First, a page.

I'm interested in the complexity of solving linear equations modulo k, for arbitrary k (and with a special interest in prime powers), specifically:
Problem. For a given system of $m$ linear equations in $n$ unknowns modulo $k$, do there exist any solutions?
In the abstract to their paper Structure and importance of logspace-MOD classes on the classes ModkL, Buntrock, Damm, Hertrampf, and Meinel claim that they "demonstrate their significance by proving that all standard problems of linear algebra over the finite rings $\mathbb Z/k\mathbb Z$ are complete for these classes". On closer inspection, the story is more complicated. For instance, Buntrock et al. show (by a proof-sketch in an earlier and freely accessible draft found by Kaveh, thanks!) that solving systems of linear equations is instead in the complementary class coModkL, for k prime. This class is not known to be equal to ModkL for k composite, but never mind that — what I'm concerned about is the fact that they don't make any remarks about whether solving systems of linear equations mod k is even contained in coModkL for k composite!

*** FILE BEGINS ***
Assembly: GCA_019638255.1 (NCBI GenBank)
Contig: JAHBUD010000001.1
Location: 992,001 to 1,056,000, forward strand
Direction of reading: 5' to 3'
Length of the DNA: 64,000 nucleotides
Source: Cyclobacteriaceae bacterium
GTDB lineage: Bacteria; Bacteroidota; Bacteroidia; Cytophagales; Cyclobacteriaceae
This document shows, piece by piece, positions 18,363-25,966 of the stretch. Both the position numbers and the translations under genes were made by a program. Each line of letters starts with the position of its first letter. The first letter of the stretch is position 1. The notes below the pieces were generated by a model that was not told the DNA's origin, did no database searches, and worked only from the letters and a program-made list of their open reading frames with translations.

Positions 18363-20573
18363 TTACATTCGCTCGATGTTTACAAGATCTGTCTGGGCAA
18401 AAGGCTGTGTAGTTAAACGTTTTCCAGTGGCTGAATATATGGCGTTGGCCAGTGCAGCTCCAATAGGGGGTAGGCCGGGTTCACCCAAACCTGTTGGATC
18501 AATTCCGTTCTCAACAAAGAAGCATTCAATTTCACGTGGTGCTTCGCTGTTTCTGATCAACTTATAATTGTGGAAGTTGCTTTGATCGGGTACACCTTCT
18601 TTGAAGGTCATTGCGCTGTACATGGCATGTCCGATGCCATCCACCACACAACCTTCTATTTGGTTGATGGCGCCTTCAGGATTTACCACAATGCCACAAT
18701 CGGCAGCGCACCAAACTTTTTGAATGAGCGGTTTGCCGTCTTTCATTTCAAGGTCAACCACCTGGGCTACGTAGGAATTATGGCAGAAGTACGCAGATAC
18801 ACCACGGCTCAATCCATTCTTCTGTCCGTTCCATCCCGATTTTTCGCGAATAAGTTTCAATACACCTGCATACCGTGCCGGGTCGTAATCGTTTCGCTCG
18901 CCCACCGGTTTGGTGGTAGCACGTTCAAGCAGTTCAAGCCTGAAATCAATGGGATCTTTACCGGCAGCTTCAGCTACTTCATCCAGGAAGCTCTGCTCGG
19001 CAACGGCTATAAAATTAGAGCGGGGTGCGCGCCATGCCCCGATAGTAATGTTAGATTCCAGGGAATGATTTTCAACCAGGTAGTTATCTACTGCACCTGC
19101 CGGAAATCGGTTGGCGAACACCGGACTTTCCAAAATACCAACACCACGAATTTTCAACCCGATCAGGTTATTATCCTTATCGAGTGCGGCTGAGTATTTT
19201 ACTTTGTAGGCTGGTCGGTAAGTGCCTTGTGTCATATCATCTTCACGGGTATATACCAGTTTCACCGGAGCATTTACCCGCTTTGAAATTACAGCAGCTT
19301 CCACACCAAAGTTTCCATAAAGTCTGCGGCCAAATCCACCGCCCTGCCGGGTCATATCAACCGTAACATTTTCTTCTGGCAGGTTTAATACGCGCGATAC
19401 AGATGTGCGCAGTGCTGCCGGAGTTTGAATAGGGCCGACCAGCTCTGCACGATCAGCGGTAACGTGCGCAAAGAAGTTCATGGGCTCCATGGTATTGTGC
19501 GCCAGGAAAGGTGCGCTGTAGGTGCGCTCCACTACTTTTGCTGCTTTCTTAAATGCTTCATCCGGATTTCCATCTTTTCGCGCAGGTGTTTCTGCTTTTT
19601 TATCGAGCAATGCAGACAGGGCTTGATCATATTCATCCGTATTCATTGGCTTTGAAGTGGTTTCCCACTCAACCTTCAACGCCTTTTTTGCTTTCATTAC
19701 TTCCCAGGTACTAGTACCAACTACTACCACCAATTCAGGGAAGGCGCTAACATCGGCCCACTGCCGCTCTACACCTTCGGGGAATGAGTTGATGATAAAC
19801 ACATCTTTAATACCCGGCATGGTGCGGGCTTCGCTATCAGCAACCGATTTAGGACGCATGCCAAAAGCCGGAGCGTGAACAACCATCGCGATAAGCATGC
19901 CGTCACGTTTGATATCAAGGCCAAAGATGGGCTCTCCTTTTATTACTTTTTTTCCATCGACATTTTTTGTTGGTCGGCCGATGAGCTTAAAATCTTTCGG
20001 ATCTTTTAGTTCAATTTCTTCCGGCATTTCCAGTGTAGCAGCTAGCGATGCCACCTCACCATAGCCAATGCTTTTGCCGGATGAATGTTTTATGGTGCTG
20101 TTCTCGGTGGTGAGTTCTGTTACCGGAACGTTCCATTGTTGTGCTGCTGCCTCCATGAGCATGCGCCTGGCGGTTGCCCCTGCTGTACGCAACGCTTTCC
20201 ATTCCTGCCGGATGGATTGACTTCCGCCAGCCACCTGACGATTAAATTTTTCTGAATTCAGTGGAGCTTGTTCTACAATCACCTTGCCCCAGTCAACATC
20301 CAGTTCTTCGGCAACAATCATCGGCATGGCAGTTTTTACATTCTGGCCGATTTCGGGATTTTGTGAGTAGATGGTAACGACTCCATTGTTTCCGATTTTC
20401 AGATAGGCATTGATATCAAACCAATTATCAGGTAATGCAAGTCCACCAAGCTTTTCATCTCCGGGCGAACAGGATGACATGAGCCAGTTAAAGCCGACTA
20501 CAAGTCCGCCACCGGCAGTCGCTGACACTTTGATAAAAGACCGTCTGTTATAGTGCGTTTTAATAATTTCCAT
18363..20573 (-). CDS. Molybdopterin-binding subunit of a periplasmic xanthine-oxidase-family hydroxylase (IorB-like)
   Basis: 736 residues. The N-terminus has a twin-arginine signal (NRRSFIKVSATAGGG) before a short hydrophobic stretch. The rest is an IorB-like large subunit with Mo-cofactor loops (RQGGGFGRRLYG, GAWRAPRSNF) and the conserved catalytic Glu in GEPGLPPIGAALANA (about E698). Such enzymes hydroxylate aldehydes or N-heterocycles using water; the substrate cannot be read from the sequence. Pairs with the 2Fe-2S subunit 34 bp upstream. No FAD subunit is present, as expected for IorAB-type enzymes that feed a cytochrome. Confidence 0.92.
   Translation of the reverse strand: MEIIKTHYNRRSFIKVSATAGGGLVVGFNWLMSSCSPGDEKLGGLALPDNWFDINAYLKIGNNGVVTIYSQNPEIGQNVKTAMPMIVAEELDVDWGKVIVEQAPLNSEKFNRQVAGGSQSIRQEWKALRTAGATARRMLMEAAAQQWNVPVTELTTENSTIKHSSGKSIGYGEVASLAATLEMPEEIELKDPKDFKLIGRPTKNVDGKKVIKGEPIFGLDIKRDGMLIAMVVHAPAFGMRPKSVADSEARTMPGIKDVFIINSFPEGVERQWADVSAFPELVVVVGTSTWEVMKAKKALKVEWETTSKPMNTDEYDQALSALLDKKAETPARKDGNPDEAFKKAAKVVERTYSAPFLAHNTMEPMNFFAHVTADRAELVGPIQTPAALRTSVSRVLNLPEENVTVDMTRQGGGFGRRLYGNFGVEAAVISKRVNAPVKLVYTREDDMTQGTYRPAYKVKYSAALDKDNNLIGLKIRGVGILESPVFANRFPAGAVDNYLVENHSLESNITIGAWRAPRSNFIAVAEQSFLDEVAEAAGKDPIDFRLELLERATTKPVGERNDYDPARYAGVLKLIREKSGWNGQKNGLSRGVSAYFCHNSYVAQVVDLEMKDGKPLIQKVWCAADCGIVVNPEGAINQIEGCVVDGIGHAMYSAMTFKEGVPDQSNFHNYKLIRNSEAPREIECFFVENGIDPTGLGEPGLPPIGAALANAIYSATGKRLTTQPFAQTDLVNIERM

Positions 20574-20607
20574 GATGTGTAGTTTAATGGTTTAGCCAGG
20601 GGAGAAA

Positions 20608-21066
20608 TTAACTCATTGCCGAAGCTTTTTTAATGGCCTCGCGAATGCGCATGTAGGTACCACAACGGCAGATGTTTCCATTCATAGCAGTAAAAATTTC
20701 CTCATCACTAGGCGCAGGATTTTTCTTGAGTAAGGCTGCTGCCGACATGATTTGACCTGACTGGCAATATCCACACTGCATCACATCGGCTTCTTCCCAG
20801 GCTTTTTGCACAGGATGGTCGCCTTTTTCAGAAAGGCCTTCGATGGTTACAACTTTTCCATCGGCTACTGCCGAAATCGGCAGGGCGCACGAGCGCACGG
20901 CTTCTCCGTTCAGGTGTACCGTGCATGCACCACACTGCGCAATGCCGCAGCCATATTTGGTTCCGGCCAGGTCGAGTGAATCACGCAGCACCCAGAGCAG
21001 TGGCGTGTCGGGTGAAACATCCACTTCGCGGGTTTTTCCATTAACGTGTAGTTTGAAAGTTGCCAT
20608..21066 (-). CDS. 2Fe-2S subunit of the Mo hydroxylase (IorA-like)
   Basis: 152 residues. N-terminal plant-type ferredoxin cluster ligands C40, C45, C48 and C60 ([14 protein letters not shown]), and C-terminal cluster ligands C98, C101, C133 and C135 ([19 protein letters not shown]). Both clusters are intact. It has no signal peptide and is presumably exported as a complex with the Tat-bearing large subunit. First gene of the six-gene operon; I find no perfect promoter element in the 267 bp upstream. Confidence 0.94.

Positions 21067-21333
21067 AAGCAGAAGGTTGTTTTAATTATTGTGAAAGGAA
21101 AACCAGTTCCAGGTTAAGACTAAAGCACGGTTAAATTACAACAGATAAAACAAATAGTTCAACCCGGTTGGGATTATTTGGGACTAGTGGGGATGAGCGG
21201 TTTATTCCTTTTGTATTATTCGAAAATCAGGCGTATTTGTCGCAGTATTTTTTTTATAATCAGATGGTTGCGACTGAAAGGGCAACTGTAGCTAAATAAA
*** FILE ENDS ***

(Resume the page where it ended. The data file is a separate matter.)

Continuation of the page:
Question: Is solving systems of linear equations modulo k contained in coModkL for all positive k?
If you can solve systems of equations modulo a higher power q of a prime p, you can solve them modulo p as well; so solving systems of equations modulo q is coModpL-hard. If you could show that this problem is in ModqL, you would end up showing ModkL = coModkL for all k. That's likely to be difficult to prove. But is it in coModkL?